is all about, it's certainly one of the hallmarks of the
Eastern Illinois University experience.
But also we often refer to ourselves as big surrounded
by corn and beans and so what an appropriate gift for someone
who made their life, their career in education,
to give back to those hard working children of our farmers.
Certainly, we hear a lot around here about whether we're getting
enough rain, too much rain, is it too dry, is it too hot,
is it too cold, but we often forget about how hard those
families work, and the dedication and the sacrifices
they make for their families, for their education and for us.
So this is a very appropriate, generous gift
and I'm very honored to receive it on her behalf, thank you.
[audience applause].
(Donald Gher). Thanks Patti.
And on a personal note Marilyn Miller, we moved away
from Illinois in 1982, and when I lived in Springfield
one of the great joys of my life was every Monday morning
in [unclear audio] club at 6 AM seeing Bobby G. Miller's
smiling face over some breakfast.
The next person doesn't need an introduction.
Every time I see him, I'm reminded of my own firm
in Seattle.
For those of you that know the NBA, I've got a guy named
[unclear audio] working for us at 6'10".
My other partner, Kevin Fitzwilson was captain of
Santa Clara's team at 6'8" and Steve Nash was on the team
and another partner is 6'4".
So if I can ever recruit Bill Perry to come on, I can play
point guard and I think we can win a few ball games.
With that as an introduction, Dr. Perry.
[audience applause].
(Dr. William Perry). Thank you very much Don,
what I have in height, I make up for in slowness.
(Dr. Perry). So good evening everyone
and thank you for being here tonight on this very special
event, at this very special time of year
so we can acknowledge your spirit of generosity
and your commitment to Eastern Illinois University.
You've expressed that commitment through our EIU Foundation
and I want to thank the EIU Foundation leadership,
I especially want to express my appreciation to Don Gher
for his leadership as president and Patti Stratton for many
years of strong leadership for the foundation.
So thanks indeed, thank you.
[audience applause].
(Dr. Perry). I'd like to recognize a few
guests here tonight, some who have already been recognized.
We couldn't do what we do without strong leadership
from our board of trustees.
We have an excellent board of trustees.
They're focused on what's good for the students and what's good
for Eastern Illinois University.
So I'll introduce again, Leo Welch and his wife Kay
who are at the head table, please give them
a round of applause.
[audience applause].
(Dr. Perry). Dr. Robert Webb and his wife
Lerdine at the table back here.
[audience applause].
Roger Kratochvil and his wife Mary right over here.
[audience applause].
Also, what we do at Eastern cannot be done without
a great team, a great administrative team,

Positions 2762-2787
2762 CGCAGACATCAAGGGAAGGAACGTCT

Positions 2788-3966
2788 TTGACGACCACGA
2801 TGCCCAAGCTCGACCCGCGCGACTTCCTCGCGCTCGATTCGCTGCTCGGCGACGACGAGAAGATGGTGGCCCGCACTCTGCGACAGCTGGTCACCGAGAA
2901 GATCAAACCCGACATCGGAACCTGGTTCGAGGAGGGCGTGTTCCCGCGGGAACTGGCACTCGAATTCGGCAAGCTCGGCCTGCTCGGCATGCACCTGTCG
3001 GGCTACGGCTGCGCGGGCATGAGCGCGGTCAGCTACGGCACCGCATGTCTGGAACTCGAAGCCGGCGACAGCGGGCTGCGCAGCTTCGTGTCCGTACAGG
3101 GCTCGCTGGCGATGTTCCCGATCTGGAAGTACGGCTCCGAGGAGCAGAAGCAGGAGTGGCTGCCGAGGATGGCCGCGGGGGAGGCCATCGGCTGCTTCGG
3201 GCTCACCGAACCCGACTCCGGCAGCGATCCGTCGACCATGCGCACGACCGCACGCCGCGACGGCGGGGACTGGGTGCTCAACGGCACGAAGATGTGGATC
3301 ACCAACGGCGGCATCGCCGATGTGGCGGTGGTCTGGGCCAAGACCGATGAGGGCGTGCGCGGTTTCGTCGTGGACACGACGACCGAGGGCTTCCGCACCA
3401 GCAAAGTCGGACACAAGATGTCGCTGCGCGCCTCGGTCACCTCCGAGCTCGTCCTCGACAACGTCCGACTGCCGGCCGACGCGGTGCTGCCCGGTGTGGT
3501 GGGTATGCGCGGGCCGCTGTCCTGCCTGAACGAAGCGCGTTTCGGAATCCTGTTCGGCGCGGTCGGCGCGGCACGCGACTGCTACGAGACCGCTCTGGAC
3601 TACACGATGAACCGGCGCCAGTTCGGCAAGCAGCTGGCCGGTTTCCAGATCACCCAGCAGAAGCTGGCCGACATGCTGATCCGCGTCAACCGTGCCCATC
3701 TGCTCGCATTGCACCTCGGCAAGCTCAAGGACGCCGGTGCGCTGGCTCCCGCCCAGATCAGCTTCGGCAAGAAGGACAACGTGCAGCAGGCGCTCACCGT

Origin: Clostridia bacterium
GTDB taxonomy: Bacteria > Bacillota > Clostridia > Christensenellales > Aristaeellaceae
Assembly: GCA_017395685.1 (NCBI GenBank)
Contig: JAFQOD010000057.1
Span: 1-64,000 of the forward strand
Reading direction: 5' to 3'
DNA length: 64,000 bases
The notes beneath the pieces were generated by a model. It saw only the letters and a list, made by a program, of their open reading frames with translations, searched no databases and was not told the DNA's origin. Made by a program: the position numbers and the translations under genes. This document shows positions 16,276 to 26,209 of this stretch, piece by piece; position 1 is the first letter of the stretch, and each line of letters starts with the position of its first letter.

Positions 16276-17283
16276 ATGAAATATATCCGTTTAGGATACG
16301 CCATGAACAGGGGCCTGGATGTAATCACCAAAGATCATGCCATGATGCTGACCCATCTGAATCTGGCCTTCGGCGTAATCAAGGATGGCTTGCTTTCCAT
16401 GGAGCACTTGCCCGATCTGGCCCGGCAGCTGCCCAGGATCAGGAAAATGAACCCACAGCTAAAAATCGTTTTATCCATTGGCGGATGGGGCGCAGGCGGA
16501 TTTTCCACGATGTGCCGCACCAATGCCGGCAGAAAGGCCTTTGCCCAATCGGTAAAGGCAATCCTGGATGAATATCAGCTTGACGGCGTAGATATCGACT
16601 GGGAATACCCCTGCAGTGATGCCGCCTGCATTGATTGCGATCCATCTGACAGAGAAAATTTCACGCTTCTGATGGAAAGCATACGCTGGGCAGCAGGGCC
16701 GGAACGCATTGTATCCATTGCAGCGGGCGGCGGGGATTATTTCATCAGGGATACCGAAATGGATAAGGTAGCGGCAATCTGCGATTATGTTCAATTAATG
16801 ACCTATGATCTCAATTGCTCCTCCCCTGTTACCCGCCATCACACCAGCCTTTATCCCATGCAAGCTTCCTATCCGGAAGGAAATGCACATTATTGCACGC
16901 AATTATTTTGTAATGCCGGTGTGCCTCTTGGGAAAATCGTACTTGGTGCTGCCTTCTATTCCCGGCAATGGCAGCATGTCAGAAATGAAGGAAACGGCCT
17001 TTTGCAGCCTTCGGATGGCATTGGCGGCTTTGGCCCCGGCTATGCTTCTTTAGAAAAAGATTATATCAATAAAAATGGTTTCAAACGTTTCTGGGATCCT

a great faculty team and I did want to introduce my
vice-presidents who are here tonight.
Blair Lord, our Vice-President of Academic Affairs,
he's at another function down the hall, the graduate alumni,
distinguished alumni awards.
But I did want to introduce Dr. Dan Nadler as who you've already
seen tonight, our Vice-President for Student Affairs.
[audience applause].
Bob Martin, our Vice-President for University Advancement.
[audience applause].
And also, not able to be here tonight is Dr. Weber,
Bill Weber.
So this team is moving Eastern Illinois University
forward supporting our faculty and students in everything
that they do.
Well, with the apologies to Charles Dickens, I want to speak
tonight of three spirits of commitment.
This is not a scary story though.
First, is the spirit of commitment past.
The commitment of all those who are no longer with us,
who believed in EIU and its role as an institution
of opportunity for generations of students who believed
in this role as a normal school, and then a teachers college,
and then a state college, and then a university.
We honor the commitment of those who enabled the campus to spring
from this prairie soil.
It created a place of opportunity for generations
of sons and daughters of Illinois.
People who gave their professional lives
to create a university committed to excellence,
personal relationships, opportunity, and service.
The commitment of those who saw the value of scholarships
is making the difference in accessibility
to higher education.
The commitment of those who knew that an investment in education
was the best investment you can make in this society
and in this country...and everything it stands for.
Isaac Newton, a great physicist once said,
"If I have seen further it is because I have stood on
the shoulders of giants."
We, today, are able to invest in the future of EIU.
EIU, a maturing university, because we now stand
on the shoulders of countless individuals, giants,
every single one who deeply believed in our values
and in our mission.
That body of believers in EIU, that includes many,
who we remember and who we admire.
Second is the spirit of commitment present.
Now imagine--like the "Christmas Carol"--the spirit of commitment
present comes to you in a vision.
It's probably going to ask you for some money.
It's probably going to look like a university president,
or a vice-president for advancement.
Imagine if that spirit of commitment present says I want
to introduce you to a person, I want to introduce you
to EIU right now.
Gerald, will you come join me?
Now this has not been rehearsed and I've
terminally embarrassed Jerry.
And if you need to recruit someone fast and tall Don,
this is the guy right here.
Jerry and I are seniors, right?
(Jerry). Yup.
(Dr. Perry). We met as freshman,
very first Eastern Reads I was involved in, the book was?
(Jerry). A Hope in the Unseen.
(Dr. Perry). A Hope in the Unseen.
He remembers it in fours years.
A Hope in the Unseen.
And so I walk into this session and you know, I'm a math